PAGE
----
Immigration is a colossal undertaking, even in a culture that welcomes immigrants, as is the case in Canada. You give up a lifetime to settle in a place with different customs and perhaps even a different language than the one you are used to. The more help you can find during this transition, the easier and smoother the process will be. Here are some things that everyone who is considering immigrating to Canada or who has recently settled here should know.immigrating to Canada and working
1. one in five Canadians was born outside of Canada
To begin, it is important to know that you are not the only new immigrant to Canada! Canada is a country of immigrants. 21.9% of people who live and work in Canada were born in another country, while 22.3% of the population is a visible minority. These statistics are even higher in urban centers. Overall, Canada is a very open culture that welcomes new immigrants and celebrates multiculturalism. More than 50% of the residents of Toronto and Vancouver, for example, are members of visible minorities. Toronto has earned the title of “the most multicultural city in the world,” with more than 200 different cultural groups.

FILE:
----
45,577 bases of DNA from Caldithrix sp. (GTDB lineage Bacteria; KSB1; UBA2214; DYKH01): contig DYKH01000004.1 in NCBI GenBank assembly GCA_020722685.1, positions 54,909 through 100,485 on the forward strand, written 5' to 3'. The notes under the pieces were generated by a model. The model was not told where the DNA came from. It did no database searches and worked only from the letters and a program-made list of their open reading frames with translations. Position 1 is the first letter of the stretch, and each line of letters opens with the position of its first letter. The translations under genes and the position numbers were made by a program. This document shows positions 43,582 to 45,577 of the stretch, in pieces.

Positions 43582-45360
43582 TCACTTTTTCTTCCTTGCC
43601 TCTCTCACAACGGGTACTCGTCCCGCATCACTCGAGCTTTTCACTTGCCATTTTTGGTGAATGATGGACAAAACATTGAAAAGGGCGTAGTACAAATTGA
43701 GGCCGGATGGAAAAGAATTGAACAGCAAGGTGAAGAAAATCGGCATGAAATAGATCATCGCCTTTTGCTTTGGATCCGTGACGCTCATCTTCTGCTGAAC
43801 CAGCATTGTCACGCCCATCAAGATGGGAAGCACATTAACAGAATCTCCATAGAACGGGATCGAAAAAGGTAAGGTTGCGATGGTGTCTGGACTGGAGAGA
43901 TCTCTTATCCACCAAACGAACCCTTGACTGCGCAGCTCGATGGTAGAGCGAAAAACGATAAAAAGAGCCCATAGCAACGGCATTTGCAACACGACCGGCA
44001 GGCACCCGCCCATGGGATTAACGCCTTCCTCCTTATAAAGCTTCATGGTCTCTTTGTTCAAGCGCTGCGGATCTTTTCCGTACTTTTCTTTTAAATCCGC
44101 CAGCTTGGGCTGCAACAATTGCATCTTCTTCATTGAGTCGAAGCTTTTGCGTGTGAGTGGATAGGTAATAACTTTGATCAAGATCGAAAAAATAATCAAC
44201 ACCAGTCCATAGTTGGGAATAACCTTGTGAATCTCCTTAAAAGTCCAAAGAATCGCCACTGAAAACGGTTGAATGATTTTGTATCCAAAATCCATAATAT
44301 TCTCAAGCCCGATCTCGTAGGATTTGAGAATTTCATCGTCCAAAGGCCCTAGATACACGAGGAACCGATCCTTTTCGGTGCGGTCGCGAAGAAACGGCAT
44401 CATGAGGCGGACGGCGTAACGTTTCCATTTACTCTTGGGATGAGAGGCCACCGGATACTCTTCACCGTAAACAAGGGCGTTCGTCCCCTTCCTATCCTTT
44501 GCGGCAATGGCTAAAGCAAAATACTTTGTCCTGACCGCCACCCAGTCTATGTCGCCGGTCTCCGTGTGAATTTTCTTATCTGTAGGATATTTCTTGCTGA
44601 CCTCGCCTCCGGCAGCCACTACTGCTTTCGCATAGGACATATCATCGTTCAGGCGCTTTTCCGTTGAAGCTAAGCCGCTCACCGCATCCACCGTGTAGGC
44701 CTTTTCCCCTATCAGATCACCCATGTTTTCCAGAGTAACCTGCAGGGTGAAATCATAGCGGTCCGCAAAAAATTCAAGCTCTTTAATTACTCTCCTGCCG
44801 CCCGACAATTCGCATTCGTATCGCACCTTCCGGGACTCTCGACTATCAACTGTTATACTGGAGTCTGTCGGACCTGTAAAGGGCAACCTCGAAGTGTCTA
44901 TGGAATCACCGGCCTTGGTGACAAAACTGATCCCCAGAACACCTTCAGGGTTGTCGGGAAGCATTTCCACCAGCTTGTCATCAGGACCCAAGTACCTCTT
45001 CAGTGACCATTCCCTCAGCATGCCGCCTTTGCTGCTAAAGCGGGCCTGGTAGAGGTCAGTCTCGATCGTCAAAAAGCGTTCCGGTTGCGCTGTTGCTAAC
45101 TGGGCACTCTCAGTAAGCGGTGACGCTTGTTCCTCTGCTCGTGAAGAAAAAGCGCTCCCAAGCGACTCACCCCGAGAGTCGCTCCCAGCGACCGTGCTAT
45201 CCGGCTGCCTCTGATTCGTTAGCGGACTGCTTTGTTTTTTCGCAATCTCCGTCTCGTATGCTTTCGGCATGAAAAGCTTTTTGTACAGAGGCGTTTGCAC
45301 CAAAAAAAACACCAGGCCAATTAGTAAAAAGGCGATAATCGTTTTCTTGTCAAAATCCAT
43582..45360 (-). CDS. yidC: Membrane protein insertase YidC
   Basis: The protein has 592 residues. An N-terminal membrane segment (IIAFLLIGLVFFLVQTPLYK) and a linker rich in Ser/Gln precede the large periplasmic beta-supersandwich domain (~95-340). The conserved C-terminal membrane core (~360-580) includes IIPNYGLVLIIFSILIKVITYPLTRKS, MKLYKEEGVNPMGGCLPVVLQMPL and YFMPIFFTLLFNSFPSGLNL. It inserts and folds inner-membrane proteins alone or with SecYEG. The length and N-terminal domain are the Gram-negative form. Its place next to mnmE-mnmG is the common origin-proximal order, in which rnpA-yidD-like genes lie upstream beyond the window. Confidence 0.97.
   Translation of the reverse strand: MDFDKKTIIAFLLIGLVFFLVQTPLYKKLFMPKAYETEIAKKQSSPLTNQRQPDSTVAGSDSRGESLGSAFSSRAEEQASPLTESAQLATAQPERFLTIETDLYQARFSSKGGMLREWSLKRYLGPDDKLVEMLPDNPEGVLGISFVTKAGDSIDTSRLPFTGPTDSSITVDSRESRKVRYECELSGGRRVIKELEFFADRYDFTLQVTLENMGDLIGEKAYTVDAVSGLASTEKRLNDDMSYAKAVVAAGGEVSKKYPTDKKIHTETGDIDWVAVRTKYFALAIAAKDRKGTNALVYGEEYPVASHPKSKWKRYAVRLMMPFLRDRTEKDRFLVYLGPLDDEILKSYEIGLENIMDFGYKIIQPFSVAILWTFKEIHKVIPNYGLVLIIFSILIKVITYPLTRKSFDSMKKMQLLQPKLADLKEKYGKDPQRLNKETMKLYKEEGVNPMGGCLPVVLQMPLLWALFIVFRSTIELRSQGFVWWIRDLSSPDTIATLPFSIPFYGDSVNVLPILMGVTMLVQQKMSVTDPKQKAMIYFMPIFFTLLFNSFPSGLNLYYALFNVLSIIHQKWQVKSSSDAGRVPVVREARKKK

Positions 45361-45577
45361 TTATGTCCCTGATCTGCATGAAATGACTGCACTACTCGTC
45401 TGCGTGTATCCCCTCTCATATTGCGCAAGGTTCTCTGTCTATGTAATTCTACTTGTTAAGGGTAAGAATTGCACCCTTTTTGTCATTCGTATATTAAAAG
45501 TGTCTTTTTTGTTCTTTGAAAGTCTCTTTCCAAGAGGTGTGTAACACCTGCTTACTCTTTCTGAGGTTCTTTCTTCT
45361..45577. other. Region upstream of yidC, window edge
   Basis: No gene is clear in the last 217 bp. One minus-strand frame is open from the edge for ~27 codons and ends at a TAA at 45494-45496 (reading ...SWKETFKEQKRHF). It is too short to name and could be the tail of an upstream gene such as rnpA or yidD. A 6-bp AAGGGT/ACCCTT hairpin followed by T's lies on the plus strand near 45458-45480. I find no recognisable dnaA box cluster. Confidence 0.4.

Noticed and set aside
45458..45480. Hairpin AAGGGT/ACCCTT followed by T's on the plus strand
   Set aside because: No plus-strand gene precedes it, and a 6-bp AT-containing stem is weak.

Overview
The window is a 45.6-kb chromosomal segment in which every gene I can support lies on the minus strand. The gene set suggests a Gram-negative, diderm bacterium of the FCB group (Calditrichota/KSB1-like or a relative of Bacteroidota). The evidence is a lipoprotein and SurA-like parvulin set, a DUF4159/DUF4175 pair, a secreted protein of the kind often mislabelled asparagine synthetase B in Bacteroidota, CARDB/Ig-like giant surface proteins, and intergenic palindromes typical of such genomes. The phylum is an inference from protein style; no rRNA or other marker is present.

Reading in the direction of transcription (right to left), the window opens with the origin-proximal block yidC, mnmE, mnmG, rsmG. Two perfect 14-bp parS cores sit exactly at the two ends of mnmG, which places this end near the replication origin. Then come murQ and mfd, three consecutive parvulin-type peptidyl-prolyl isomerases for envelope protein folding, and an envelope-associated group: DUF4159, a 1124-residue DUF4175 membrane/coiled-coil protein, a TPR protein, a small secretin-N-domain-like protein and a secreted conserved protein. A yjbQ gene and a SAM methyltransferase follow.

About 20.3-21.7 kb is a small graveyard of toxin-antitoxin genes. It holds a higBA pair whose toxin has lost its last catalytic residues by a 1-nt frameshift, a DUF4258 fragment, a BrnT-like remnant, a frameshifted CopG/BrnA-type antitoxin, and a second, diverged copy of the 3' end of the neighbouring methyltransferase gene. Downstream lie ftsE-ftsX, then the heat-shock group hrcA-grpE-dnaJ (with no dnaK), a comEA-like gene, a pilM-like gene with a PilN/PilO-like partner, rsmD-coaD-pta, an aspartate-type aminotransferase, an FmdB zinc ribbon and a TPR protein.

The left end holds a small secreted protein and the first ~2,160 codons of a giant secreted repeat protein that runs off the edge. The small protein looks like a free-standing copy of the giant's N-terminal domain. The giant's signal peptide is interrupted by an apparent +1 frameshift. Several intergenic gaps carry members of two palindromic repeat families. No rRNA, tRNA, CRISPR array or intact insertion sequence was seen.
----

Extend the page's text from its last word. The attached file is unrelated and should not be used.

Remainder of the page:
2. you do not have to be employed to immigrate to canada.
You do not need to have a guaranteed job before coming to Canada, but it makes it much easier. Canada’s Express Entry immigration system works on a point system, and you will earn many points if there is a job waiting for you before you arrive in Canada. The more points you get, the more likely you are to be invited to immigrate to Canada. You will be awarded points based on your age, education, work experience, and knowledge of English or French, among other things. Under this point system, 57% of all immigrants arrive in Canada as skilled workers or in the business class. The vast majority of other immigrants come to Canada as refugees or to join family already living in the country. Overall, Canada receives more immigrants per capita (on par with Australia) than any other country – almost 300,000 per year.
3. You can immigrate faster if you are a skilled worker